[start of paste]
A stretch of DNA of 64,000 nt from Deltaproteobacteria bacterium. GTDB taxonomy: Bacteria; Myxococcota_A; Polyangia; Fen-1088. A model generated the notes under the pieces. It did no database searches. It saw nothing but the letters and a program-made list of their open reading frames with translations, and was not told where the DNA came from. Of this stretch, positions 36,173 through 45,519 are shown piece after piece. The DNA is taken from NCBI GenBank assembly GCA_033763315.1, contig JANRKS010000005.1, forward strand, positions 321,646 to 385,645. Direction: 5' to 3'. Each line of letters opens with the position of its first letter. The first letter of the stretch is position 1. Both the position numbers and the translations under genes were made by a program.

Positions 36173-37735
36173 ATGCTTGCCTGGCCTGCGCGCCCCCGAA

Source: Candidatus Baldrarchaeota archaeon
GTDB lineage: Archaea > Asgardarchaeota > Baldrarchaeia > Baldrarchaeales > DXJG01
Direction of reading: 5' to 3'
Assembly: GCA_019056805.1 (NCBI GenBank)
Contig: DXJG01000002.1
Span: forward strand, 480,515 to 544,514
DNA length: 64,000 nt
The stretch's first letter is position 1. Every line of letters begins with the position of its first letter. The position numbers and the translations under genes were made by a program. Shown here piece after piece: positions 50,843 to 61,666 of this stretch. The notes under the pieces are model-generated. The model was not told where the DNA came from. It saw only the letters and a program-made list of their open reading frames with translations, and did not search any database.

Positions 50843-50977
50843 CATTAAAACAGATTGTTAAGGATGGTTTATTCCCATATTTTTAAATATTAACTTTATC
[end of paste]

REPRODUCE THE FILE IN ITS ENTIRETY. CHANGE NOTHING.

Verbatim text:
A stretch of DNA of 64,000 nt from Deltaproteobacteria bacterium. GTDB taxonomy: Bacteria; Myxococcota_A; Polyangia; Fen-1088. A model generated the notes under the pieces. It did no database searches. It saw nothing but the letters and a program-made list of their open reading frames with translations, and was not told where the DNA came from. Of this stretch, positions 36,173 through 45,519 are shown piece after piece. The DNA is taken from NCBI GenBank assembly GCA_033763315.1, contig JANRKS010000005.1, forward strand, positions 321,646 to 385,645. Direction: 5' to 3'. Each line of letters opens with the position of its first letter. The first letter of the stretch is position 1. Both the position numbers and the translations under genes were made by a program.

Positions 36173-37735
36173 ATGCTTGCCTGGCCTGCGCGCCCCCGAA

Source: Candidatus Baldrarchaeota archaeon
GTDB lineage: Archaea > Asgardarchaeota > Baldrarchaeia > Baldrarchaeales > DXJG01
Direction of reading: 5' to 3'
Assembly: GCA_019056805.1 (NCBI GenBank)
Contig: DXJG01000002.1
Span: forward strand, 480,515 to 544,514
DNA length: 64,000 nt
The stretch's first letter is position 1. Every line of letters begins with the position of its first letter. The position numbers and the translations under genes were made by a program. Shown here piece after piece: positions 50,843 to 61,666 of this stretch. The notes under the pieces are model-generated. The model was not told where the DNA came from. It saw only the letters and a program-made list of their open reading frames with translations, and did not search any database.

Positions 50843-50977
50843 CATTAAAACAGATTGTTAAGGATGGTTTATTCCCATATTTTTAAATATTAACTTTATC